First Day of Spring brings…Spring Cleaning!

Is clutter in your space preventing you from living a healthy lifestyle? Believe it or not, disorganization can do more than just make it hard to find daily things. Spring cleaning can actually help you live more healthfully.

Set a goal to declutter

This spring, set a health goal for yourself to start decluttering little parts of your life one at a time. You can use my “non-resolution” method from previous posts if you don’t have a favorite goal-setting method.

Remember to be specific with your decluttering goal, just like any health goal you have set. Here are some examples:

1) Organize your container cabinet.
You want to set a goal to take your lunch to work twice a week (or once a week or every day—tailor your goal to your life) but your Tupperware® or plastic container cabinet is a mess. Decluttering this space will make it more feasible to pack and take a lunch to work. Once this cabinet is tidy, packing leftovers directly from the dinner table into containers in the fridge is easy. Lunch for the next day is ready to go!

2) Organize your pantry.
Do you ever find yourself overbuying food because you can’t remember what you have in stock? Pull everything out of your cabinets, wipe down the shelves and strategically organize your food. You may be surprised how much you have, and this may be a good time to take a box or can to your local food bank. Put items that are due to expire in the front and work them into your meal plans.

3) Organize your refrigerator.
Your refrigerator can get dirty very quickly, so it’s time to deep clean it. Go through everything: I bet half of those condiments are expired! Store produce and other healthier foods in see-through containers at eye level in your fridge or in a pretty bowl visible on the counter. We typically eat more of what we can see, and if it looks good, it can be one less barrier to making healthy choices happen.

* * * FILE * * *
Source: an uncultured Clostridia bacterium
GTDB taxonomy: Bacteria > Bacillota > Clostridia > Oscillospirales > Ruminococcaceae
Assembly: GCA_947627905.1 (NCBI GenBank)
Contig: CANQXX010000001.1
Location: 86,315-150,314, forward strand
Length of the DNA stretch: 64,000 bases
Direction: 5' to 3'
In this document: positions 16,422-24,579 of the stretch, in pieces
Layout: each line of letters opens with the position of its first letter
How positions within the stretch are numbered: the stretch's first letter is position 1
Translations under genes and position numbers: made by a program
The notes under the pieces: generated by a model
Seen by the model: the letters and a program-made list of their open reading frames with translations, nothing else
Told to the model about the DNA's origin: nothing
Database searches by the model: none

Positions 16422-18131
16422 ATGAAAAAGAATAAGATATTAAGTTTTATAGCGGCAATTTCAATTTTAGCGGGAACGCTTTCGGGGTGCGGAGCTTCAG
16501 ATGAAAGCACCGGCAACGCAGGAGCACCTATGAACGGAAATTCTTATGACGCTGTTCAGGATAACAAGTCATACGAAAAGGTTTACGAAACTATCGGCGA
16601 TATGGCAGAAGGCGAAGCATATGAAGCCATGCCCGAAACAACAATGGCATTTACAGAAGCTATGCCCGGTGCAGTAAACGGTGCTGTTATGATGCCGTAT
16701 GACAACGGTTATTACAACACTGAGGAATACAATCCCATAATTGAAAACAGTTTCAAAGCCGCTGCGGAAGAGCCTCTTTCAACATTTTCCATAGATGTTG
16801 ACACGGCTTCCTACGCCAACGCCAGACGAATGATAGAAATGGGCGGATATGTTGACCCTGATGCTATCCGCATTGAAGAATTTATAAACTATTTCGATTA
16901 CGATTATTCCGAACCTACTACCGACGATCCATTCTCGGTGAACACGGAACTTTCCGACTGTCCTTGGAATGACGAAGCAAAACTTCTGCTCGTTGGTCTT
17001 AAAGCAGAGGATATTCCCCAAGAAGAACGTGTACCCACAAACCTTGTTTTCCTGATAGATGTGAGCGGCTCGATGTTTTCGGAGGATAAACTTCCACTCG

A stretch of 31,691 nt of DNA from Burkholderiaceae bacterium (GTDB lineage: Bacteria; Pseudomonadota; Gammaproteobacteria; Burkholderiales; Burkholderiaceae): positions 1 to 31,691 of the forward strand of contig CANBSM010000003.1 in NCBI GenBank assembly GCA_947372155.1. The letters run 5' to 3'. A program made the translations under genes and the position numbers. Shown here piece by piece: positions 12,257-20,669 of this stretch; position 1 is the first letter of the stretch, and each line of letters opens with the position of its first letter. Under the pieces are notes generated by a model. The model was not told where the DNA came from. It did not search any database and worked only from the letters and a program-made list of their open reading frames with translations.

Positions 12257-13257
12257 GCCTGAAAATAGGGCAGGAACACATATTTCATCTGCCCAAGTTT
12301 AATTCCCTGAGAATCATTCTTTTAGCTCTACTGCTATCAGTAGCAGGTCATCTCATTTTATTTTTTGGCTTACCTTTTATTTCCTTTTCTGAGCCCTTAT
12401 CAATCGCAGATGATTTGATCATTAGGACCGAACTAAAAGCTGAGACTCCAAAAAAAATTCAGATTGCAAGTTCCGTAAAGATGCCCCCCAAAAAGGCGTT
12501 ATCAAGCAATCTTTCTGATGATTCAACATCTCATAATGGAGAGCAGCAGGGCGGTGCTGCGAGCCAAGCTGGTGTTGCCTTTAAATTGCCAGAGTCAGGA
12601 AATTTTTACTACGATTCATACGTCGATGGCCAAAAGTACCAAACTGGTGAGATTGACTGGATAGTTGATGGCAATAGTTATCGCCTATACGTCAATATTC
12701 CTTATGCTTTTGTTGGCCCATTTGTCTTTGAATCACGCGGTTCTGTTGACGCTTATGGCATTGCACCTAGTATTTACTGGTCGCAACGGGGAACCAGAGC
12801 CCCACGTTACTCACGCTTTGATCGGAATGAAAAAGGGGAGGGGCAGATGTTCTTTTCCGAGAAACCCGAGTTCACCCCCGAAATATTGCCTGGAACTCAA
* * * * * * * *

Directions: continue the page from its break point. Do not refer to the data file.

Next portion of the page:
Declutter for better health

Add decluttering to the goals you already have to be healthy in order to make them easier to obtain and maintain. After you have met your goal for a significant amount of time, make sure you reward yourself (NOT with food!) to help you keep going. Happy First Day of Spring and spring cleaning!

What does your pantry say about you?

Many health and wellness shows like “The Biggest Loser” include a segment where the pantry gets raided. You may be guilty of having similar cabinets filled with mac and cheese, sugary cereals, “just add meat” boxed meals, and overly processed condiments. We live crazy, fast-paced lives and sometimes we eat whatever is the quickest—so it’s that much more important to keep the right kind of food in our pantries.

Although it is generally not my recommendation to eat processed, packaged foods, I do think that there are healthy, shelf-stable foods that are appropriate.

It is generally not my recommendation to eat processed, packaged foods, but I do think that there are healthy, shelf-stable foods that are appropriate. Here are few examples:

  1. Beans and lentils are on the top of my list for pantry must-haves. Beans (examples: black, kidney, garbanzo) and lentils are good sources of protein, iron and fiber. These can be added into many dishes including soups, salads, and mixed with side dishes like rice or pasta. These guys are very filling and add a lot of flavor.
  2. 100% whole grain pasta. When selecting pasta, it is important to make sure that 100% whole grain is listed as the first ingredient before water. 100% whole grain pasta has more fiber and minerals than what many consider “regular” or enriched pasta. This tends to be harder to accept for some because 100% whole grain pasta is more dense and chewier. I don’t believe that all grains have to be 100%, but I do think there is added benefit to including them in our diets.
  3. Canned vegetables that are low in sodium are wonderful additions to soups, roasts and salads. I even recommend rinsing vegetables, even if they are low-sodium, to remove any additional sodium. The more basic and bare the vegetable, the better. This means that the vegetable was likely picked and packed without any added preservatives.
  4. Canned fruit that is packed in its own juice or in 100% juice can be a healthy option when fresh or frozen is not available. I recommend using as little juice as possible and eating just the fruit.
  5. Spices! Our wonderful creations in the kitchen would not be possible without herbs and spices. It can be hard to have fresh around during the winter, but I always keep powdered garlic, cracked pepper, basil, oregano, cinnamon and nutmeg in my pantry. As with other pantry items, most herbs and spices include an expiration date.

Alana Scopel